• I don’t have any anecdotes regarding children, and I won’t give you any advice as to when she’d be old enough, but I will share what I would do if my daughter (also 4 years old) asked to do it. I’d let her go through the process of getting ready (we usually strip down to our swimming suits), and put her feet in if she wanted, and even to dip fully if she desired. I imagine that she’d get part-way through the process and then decide to back out, which is a pattern she has followed for many experiences — “dipping her toes” so to speak, and coming back to things again and again, going a bit deeper each time. We’ve seen this with foods, with the dark, with petting bees . . . we never push it, but allow her to find her own comfort zones. The other day she asked to get in the cold shower with my wife. Rebecca brought her in, and they both laughed and laughed, and she got out quite quickly, but I’d wager in another week or two she’ll ask to go in again.

        If you do let her give it a try at some level, I’d love to hear how it goes, even if it’s just dipping her toes.

        =) Kenton

      • Fittsdawg says:

        when I took a (90-sec) plunge through the ice on the lake yesterday, my 4-yr-old daughter asked if she could join me and I told her she’d need to be older — any anecdotes (native american or finnish, etc.) on how old kids should be before they cold water plunge?

        What seems to be the longest it makes sense to stay in for optimal results — will 4 min give any more benefit than 2 min?

  • Paul S says:

    I’ve been taking daily cold showers for 39 years and doing ice swims about twice a year. The exhilaration is great and I’ll keep doing it until it kills me, which it might, but it won’t be such a bad way to go.

    I too note the feeling of warmth after getting out of icy water. There’s numbness too but the thermogenesis is apparent.

    It would be great if you’d cite the studies that support your claims about health benefits. Even if the literature indicated some risk, I’d still do it!

    • Hi Paul,

      You’re a veteran! Great to hear that you’ve been doing it for so long =)

      I did have links to all of the studies supporting the article, but for whatever reason they didn’t come through in the posting. They might not have translated from my Open Office system to Kevin’s blog. I’d be happy to send you a full list if you write to me at rewildu (at) yahoo (dot) com. So far as my research went, no one is citing any negative effects. You’re getting a daily dose of adrenaline/cortisol if you still experience any cold shock (which you might not at this point), but that’s very different than the chronic stress/anxiety that is choking the health of so many of us. Your daily exposure is hormetic, meaning that you’re regularly getting small doses of something that creates an adaptive response in your body. And from all the anecdotal evidence I’ve found, as well as the ongoing research (which is really still in its infancy, so we have much yet to learn), it’s all positive. Like anything else, it could probably be overdone, but as you know, our bodies are happily capable of MUCH more thermoregulation than is commonly believed.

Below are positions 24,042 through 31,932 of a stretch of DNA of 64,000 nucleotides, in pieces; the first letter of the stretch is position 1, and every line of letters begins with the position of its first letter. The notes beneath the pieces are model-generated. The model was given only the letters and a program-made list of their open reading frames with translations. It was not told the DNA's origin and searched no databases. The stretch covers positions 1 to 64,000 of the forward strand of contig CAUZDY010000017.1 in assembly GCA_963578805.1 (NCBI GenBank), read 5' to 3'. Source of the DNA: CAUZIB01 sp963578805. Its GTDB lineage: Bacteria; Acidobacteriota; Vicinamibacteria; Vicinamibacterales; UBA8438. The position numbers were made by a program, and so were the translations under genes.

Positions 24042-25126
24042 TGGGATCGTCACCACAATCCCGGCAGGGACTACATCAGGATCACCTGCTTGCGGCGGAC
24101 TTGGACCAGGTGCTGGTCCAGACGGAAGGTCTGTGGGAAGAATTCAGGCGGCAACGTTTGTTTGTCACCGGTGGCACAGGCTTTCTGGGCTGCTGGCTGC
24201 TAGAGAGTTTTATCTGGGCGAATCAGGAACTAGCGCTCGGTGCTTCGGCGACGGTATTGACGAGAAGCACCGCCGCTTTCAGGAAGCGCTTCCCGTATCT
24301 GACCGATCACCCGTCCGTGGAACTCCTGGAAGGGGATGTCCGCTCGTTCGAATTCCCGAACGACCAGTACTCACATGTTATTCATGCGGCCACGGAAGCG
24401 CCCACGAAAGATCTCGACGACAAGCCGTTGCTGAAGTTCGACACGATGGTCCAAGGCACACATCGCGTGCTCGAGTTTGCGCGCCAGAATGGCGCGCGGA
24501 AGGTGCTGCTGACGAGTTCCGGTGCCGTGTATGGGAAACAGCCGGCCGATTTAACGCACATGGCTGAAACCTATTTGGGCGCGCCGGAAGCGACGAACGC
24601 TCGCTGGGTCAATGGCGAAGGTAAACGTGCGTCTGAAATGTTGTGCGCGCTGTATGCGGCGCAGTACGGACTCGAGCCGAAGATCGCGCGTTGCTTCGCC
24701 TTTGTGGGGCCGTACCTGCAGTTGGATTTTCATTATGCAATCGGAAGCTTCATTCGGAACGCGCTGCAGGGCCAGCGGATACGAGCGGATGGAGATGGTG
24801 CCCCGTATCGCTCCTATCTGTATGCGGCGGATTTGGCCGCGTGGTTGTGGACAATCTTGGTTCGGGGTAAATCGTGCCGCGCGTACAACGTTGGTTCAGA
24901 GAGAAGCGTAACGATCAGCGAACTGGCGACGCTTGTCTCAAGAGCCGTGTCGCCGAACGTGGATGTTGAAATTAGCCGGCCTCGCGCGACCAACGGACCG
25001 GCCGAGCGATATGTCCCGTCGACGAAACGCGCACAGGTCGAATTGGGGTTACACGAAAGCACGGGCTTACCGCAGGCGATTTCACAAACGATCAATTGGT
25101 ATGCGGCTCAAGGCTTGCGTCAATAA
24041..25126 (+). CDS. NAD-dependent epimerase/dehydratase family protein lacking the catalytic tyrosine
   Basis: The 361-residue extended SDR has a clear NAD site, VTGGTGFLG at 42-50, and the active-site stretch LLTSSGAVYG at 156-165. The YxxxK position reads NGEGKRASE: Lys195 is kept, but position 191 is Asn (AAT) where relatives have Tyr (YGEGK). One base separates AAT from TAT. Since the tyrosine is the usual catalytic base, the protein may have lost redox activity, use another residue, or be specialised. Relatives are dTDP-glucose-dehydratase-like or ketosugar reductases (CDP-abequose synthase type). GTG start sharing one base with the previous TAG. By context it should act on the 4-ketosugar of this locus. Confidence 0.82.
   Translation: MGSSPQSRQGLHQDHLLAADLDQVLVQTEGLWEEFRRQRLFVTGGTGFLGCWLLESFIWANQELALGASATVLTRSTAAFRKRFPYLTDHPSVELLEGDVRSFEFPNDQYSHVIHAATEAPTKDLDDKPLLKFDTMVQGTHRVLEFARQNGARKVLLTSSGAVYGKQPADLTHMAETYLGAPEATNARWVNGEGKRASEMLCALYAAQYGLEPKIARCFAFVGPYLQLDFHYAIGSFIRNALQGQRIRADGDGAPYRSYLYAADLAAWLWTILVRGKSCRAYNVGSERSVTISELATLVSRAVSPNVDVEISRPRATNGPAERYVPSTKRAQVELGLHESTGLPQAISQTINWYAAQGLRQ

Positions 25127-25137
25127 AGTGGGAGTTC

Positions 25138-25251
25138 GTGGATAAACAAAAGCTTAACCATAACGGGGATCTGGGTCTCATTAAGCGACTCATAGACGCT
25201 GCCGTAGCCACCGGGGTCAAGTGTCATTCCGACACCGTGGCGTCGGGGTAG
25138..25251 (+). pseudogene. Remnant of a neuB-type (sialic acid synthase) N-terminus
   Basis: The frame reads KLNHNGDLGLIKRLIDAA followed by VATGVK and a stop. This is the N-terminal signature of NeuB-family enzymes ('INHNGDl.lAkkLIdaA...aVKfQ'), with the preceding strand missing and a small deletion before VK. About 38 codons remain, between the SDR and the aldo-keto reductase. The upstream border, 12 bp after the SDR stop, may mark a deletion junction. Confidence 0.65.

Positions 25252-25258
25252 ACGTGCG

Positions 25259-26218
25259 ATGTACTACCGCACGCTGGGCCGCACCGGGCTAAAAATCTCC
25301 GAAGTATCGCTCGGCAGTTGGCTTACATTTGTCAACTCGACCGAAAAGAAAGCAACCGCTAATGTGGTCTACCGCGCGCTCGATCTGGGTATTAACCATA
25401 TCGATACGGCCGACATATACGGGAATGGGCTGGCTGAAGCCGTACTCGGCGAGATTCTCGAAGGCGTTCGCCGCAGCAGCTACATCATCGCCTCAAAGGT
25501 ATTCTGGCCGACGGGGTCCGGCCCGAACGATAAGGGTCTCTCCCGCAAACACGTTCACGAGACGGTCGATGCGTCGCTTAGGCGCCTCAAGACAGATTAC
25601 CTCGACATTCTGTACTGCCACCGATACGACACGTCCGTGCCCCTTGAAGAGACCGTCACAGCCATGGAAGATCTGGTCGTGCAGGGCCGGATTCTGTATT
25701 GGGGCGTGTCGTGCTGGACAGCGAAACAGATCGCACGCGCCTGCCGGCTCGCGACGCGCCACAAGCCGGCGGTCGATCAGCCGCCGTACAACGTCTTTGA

=) Kenton

  • Great article.

    One word of caution. This is NOT appropriate for those with heart conditions.

    • Hi Dr. Orman,

      Thanks so much for this reminder. We pointed it out in the article, but it can’t be emphasized enough. That cold shock can be lethal for someone with a heart condition, and it’s important for everyone to get checked out and get the thumbs-up from their health practitioner before they embark on a cold-conditioning journey.

      =) Kenton

  • leonardo da Vinci says:

    hello, I have a couple questions, if ya don’t mind
    – would you recommend this for an older person, even one with a heart condition? I’ve done this twice since reading this article and I fear the person I’m referring to may have a bad reaction to the shock of the cold. then again, it might help his circulation.
    – do you have any books on this, or books with sections on cold conditioning? or wherever you learned this at :p

    that is all, thanks! 🙂

    • As stated in the article and some of the comments, it is definitely not for someone with a heart condition. The cold creates a “cold shock” response that elevates heart rate and blood pressure, so it’s a complete “no-no” for anyone with a heart condition, and before you try it, even if you think you’re healthy, you should get the thumbs-up from your health practitioner. It creates a response very similar to intense exercise — the sort of thing that gives out-of-shape people heart attacks in the winter when they try to shovel the driveway. We have to start slow, let our bodies adjust, and if you have a good health practitioner they’ll be able to guide a person through that process.

      Oops– sorry, I just saw your retraction of the heart condition question. I’m going to leave my response for other readers anyway.

      Most of this information came from a combination of personal experience, the experiences of my students, and a number of studies I’ve researched. I can send you links to the studies if you write me at rewildu (at) yahoo (dot) com.

      Books . . . someone recommended “The 4-Hour Body” to me, but others have said it’s sketchy. It does deal with someone’s cold conditioning experience. Wim Hof also has a book called “Becoming the Iceman”, which I also have not read. It gets mediocre Amazon reviews, but might be worth checking out. I’ll have some cold conditioning info in my upcoming book on rewilding, so check that out on my website (you can get updates if you go to my site at http://www.rewildu.com and sign up for our email newsletter.